High oil prices and increased production are forecast to keep Angola’s budget in surplus, with average real GDP expected to grow by 6.7% up to 2017, and foreign direct investment inflows have increased over the past few years to $15bn, particularly in the energy sector.
Angola’s exports are dominated by oil (98%) and rising incomes are expected to foster a rapid rise in domestic demand and imports, as well as spending on government services.
Since the civil war ended in 2002, banking has developed rapidly, with a total assets growth of 45% a year, though the sector remains vulnerable to lax supervision and volatile liquidity.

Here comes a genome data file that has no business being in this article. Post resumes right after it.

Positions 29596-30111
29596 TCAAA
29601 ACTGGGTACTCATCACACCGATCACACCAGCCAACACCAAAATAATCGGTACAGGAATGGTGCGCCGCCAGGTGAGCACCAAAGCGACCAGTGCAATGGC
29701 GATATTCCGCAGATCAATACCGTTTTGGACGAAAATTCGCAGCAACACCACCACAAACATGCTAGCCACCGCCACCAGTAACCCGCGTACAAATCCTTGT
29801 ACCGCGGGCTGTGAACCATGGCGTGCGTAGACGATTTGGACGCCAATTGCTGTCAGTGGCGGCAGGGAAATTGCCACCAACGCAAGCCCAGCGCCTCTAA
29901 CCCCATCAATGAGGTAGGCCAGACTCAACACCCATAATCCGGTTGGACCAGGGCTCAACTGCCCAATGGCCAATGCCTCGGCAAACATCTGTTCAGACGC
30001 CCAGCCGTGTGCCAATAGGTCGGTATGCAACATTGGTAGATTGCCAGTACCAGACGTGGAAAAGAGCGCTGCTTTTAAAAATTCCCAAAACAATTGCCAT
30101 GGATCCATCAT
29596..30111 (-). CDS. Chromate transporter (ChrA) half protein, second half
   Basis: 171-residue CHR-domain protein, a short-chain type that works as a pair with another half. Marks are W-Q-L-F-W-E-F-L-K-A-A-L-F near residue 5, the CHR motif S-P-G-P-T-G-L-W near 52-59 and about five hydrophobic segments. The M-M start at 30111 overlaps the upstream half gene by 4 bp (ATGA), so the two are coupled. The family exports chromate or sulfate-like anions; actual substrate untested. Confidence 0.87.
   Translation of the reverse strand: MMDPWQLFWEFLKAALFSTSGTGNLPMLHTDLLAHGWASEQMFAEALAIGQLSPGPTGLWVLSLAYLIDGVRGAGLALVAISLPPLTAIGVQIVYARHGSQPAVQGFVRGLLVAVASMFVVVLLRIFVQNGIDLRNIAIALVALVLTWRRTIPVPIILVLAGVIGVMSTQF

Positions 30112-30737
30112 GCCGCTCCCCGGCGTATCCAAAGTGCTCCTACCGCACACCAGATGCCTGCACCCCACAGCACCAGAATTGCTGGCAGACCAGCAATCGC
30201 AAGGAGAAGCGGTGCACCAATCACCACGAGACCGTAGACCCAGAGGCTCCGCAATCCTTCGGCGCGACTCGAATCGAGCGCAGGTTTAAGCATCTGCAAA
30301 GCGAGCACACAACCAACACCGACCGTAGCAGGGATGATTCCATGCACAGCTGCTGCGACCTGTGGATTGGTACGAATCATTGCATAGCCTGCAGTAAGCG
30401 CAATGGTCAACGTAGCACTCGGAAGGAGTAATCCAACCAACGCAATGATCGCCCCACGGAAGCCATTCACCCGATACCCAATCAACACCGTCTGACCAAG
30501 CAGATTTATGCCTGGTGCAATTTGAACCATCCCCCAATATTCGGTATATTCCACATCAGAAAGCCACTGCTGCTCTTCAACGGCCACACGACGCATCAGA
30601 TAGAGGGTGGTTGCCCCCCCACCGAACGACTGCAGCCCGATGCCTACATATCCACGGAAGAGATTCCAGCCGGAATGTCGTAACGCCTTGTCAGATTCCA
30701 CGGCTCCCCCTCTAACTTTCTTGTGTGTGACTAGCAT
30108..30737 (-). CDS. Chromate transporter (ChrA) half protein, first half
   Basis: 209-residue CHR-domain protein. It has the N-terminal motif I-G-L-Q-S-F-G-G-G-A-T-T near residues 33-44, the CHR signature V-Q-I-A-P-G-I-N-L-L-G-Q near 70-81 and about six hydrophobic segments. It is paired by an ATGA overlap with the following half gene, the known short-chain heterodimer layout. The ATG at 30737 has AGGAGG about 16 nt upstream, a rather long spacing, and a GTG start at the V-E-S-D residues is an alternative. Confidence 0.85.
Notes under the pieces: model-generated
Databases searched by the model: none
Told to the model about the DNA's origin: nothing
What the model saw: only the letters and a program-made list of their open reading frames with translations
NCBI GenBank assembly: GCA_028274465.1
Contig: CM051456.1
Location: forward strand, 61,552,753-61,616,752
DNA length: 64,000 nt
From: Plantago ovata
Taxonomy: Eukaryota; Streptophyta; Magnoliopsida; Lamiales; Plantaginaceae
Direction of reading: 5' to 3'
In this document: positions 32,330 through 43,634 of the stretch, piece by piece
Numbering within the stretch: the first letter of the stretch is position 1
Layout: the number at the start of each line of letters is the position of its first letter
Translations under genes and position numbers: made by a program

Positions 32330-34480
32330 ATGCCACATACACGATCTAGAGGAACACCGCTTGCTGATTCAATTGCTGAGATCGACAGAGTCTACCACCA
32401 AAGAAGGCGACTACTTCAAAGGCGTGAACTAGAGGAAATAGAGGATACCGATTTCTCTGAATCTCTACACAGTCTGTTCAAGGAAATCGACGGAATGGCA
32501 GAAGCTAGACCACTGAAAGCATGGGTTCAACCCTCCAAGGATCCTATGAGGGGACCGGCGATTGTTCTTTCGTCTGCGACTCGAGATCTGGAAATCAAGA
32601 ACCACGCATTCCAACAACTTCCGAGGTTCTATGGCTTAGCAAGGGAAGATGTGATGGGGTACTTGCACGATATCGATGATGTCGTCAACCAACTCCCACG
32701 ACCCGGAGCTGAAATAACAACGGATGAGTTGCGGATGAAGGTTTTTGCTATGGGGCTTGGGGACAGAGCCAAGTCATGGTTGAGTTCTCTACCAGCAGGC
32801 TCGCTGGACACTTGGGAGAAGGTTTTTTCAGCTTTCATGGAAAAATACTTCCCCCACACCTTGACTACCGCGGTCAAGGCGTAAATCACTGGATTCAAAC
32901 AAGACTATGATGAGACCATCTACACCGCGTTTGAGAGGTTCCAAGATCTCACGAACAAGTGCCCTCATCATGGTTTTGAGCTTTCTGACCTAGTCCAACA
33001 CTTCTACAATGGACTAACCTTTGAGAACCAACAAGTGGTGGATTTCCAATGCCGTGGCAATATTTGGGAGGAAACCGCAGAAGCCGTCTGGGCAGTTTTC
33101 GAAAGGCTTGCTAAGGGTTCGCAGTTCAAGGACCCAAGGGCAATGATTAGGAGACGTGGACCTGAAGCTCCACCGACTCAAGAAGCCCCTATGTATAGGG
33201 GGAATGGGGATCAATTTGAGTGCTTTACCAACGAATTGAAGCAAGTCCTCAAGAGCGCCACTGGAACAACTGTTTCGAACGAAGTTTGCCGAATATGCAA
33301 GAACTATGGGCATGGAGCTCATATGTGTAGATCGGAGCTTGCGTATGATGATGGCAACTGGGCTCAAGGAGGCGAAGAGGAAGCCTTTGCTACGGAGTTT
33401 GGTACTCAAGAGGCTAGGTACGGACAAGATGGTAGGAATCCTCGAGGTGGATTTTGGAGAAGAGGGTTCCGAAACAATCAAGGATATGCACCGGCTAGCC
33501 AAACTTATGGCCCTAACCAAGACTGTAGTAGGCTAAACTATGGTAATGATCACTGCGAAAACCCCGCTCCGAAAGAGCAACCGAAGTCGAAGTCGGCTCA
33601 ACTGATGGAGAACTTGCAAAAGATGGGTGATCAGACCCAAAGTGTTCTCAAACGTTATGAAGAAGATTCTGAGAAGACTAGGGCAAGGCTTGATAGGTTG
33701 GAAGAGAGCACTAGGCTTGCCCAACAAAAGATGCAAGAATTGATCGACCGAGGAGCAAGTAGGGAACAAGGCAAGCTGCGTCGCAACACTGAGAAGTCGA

Angola currently ranks 41st on the list of Dubai trade partners, with non-oil trade between Dubai and Angola accounted for $1.99bn in 2013, and notably Dubai-based investment bank Abraaj Capital recently announced its exit from its first successful investment in the country.
South Africa’s business environment is among the most advanced in Sub-Saharan Africa, with a well-established private sector and developed banking and telecoms infrastructure, and the country remains a key destination for non-oil FDI, which has grown to more than $5bn.
Economic growth is forecast to average 3.5% per year up to 2016, and while unemployment, income inequality, skills shortages and loose fiscal policy present issues (on top of a renewed land restitution programme), the study rates market opportunities as “moderate”, with low-cost housing and welfare expected to boost demand for consumer durables.